By Sophie Nieto-Muñoz
As lawmakers nationwide push to limit the types of books that can be found in schools, Gov. Wes Moore (D) joined nine other governors to fight censorship of textbooks in a letter released Friday.
Moore, along with other Democratic governors, called on textbook publishers to “hold the line” and refuse to water down their educational materials at the behest of Republican lawmakers and conservative parents.
“If we are to continue striving for a more perfect union, then we must carry out our duty of ensuring future generations understand our full history as well as the contributions of all its people. That includes learning from our mistakes. These lessons are vital to preparing our youth to fully engage in a free and fair democracy,” the governors wrote in the letter.
They added: “Sanitizing our educational texts for the mercurial comfort of a few today ultimately limits the next generation’s ability to make informed decisions for themselves.”
Friday’s letter was sent to nine major publishers selling textbooks and educational materials.
The letter was spearheaded by New Jersey Gov. Phil Murphy (D), head of the Democratic Governors Association. Moore has publicly called out censorship in education for the past several weeks.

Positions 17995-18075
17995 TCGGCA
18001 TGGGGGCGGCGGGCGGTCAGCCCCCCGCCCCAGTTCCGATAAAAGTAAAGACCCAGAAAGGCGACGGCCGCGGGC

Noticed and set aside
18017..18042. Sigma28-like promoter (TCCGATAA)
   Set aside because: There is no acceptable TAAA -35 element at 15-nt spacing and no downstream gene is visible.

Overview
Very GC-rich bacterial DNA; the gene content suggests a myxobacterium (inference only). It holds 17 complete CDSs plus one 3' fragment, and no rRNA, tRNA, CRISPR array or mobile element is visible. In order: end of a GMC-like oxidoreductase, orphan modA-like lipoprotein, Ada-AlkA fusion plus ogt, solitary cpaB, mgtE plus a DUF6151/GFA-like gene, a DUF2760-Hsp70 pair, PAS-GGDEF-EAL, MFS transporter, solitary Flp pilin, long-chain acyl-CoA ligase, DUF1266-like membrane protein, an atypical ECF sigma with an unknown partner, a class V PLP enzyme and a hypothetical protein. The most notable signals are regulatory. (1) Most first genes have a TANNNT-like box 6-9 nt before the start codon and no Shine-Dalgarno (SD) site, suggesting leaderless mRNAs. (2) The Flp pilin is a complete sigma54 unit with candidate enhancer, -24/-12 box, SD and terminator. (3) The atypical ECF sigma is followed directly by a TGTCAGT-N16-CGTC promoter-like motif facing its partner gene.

In the past year, books about gender, sexual orientation, race, or history have found themselves at the center of political controversy. At least seven Republican-led states have passed laws imposing limits on some educational materials or on the types of books that can be found in school libraries.
According to the American Library Association, more than 1,268 library books and resources were challenged in 2022, the highest since data collection began 20 years ago.
The other governors who signed the letter were Delaware Gov. John Carney, Illinois Gov. JB Pritzker, Massachusetts Gov. Maura Healey, New Mexico Gov. Michelle Lujan Grisham, New York Gov. Kathy Hochul of New York, Rhode Island Gov. Dan McKee, Washington Gov. Jay Inslee, and Gov. Alert Bryan of the U.S. Virgin Islands.
Sophie Nieto-Muñoz is a reporter for the New Jersey Monitor. Josh Kurtz contributed to this report.